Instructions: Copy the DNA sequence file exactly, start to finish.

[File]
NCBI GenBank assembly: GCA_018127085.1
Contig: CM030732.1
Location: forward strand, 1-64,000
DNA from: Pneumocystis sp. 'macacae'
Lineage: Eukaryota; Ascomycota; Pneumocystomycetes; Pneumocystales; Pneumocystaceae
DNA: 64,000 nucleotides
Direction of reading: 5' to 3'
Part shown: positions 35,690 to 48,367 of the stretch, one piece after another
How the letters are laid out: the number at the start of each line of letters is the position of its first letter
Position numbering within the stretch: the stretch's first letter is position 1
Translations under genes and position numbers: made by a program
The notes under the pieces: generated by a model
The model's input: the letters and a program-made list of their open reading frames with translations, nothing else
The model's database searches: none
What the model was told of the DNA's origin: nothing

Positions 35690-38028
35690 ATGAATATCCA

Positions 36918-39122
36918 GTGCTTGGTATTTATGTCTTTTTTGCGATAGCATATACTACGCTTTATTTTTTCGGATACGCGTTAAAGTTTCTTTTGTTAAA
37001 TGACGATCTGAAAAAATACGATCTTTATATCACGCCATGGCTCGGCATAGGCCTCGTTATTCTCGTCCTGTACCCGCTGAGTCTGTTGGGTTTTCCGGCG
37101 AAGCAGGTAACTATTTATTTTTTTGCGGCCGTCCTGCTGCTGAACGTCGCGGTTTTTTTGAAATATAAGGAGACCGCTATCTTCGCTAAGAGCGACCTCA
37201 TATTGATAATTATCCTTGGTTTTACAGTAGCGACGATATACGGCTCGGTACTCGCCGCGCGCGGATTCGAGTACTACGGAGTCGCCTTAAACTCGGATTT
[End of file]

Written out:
NCBI GenBank assembly: GCA_018127085.1
Contig: CM030732.1
Location: forward strand, 1-64,000
DNA from: Pneumocystis sp. 'macacae'
Lineage: Eukaryota; Ascomycota; Pneumocystomycetes; Pneumocystales; Pneumocystaceae
DNA: 64,000 nucleotides
Direction of reading: 5' to 3'
Part shown: positions 35,690 to 48,367 of the stretch, one piece after another
How the letters are laid out: the number at the start of each line of letters is the position of its first letter
Position numbering within the stretch: the stretch's first letter is position 1
Translations under genes and position numbers: made by a program
The notes under the pieces: generated by a model
The model's input: the letters and a program-made list of their open reading frames with translations, nothing else
The model's database searches: none
What the model was told of the DNA's origin: nothing

Positions 35690-38028
35690 ATGAATATCCA

Positions 36918-39122
36918 GTGCTTGGTATTTATGTCTTTTTTGCGATAGCATATACTACGCTTTATTTTTTCGGATACGCGTTAAAGTTTCTTTTGTTAAA
37001 TGACGATCTGAAAAAATACGATCTTTATATCACGCCATGGCTCGGCATAGGCCTCGTTATTCTCGTCCTGTACCCGCTGAGTCTGTTGGGTTTTCCGGCG
37101 AAGCAGGTAACTATTTATTTTTTTGCGGCCGTCCTGCTGCTGAACGTCGCGGTTTTTTTGAAATATAAGGAGACCGCTATCTTCGCTAAGAGCGACCTCA
37201 TATTGATAATTATCCTTGGTTTTACAGTAGCGACGATATACGGCTCGGTACTCGCCGCGCGCGGATTCGAGTACTACGGAGTCGCCTTAAACTCGGATTT